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Arlington residents favor a local park or downtown for a future farmers market in the area

A local North Texas producer sells at the Dallas Farmers Market on a Saturday afternoon in July. Stalls at the market are under shade to protect vendors and buyers from the blinding Texas heat.
Yaamini Jois
Arlington's Community and Neighborhood Development Committee conducted a feasibility survey to see where a farmers market can be held.

Arlington’s efforts to create a farmers market reached another milestone with the presentation of feasibility survey results to the Community and Neighborhood Development Committee (CND).

The current project is in the early stages of development, Long Range Planning Manager Patricia Sinel said.

“It is still very early in the process,” said Sinel. “The work I have done to date is regarding feasibility and the desirability of farmers markets in Arlington and is based on direction from city council.”

The city has not seen a farmers market since the closure of The Downtown Farmers Market, now Hayters Bar and Lounge. The farmers market was granted a special use permit by the city in 2009 as a part of its 2004 Downtown Master Plan.

However, other options could include private property or public parks, pending the approval of certain permits.

The feasibility survey aimed to find a viable location within city limits.

Survey participants were asked to help pinpoint a possible location for a market, with some responses including the Entertainment District, UT-Arlington and Lincoln Square. The most popular responses, however, were downtown and city parks.

Arlington advertised the survey via email, the city website and social media outlets like LinkedIn and Facebook. The CND collected over 1,200 responses, largely from consumers in North and West Arlington.

Responses were also submitted anonymously.

“Those that completed the original vendor survey were not required to provide contact information and staff has not been in direct contact with the survey respondents who provided contact information,” Sinel said.

Some who preferred a city park cited parking as an issue claiming that downtown may not be as accessible to both vendors and consumers.

“(It’s) easier to find parking spots at a city park even though downtown is centrally located,” said one respondent favoring Randol Mills Park.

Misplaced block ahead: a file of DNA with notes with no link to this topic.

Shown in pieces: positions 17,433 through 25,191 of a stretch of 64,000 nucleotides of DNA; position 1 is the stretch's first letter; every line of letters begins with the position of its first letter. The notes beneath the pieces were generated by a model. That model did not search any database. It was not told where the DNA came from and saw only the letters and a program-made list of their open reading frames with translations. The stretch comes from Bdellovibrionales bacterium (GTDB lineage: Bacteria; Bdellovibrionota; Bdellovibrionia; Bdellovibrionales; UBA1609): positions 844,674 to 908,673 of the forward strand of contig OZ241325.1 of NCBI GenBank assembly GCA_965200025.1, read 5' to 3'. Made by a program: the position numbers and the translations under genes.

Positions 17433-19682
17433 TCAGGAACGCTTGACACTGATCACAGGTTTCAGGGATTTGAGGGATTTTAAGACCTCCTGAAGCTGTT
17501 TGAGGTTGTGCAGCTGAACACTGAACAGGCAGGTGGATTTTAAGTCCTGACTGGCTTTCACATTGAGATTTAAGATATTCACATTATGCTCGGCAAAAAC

One popular choice for a downtown venue was Founders Plaza across the street from city hall.

Some respondents believed the central location in downtown was beneficial for the farmers market in the long term.

“(Founders Plaza) is centrally located for everyone in Arlington and it would help promote all the new businesses downtown,” another respondent said.

The next steps for the CND include working with the Municipal Policy Committee to flesh out regulatory measures that would permit markets to operate in Arlington. A final date cannot be provided so early in the process for the farmers market.

“CND directed staff to take the farmers market discussion to the Municipal Policy Committee to evaluate city development codes, with the goal of removing any potential regulatory barriers for farmers markets in Arlington,” said Sinel.

Emmanuel Rivas Valenzuela is KERA's summer 2024 SPJ news intern. Got a tip? Email Emmanuel Rivas Valenzuela at

KERA News is made possible through the generosity of our members. If you find this reporting valuable, consider making a tax-deductible gift today. Thank you.

Emmanuel Rivas Valenzuela is a senior majoring in multimedia journalism with minors in political science and Chicano studies at the University of Texas at El Paso. Emmanuel has worked at his school’s paper The Prospector and the sister publication Minero Magazine. Most recently, Emmanuel interned with the non-profit news site El Paso Matters and McClatchy. Emmanuel expects to graduate this December.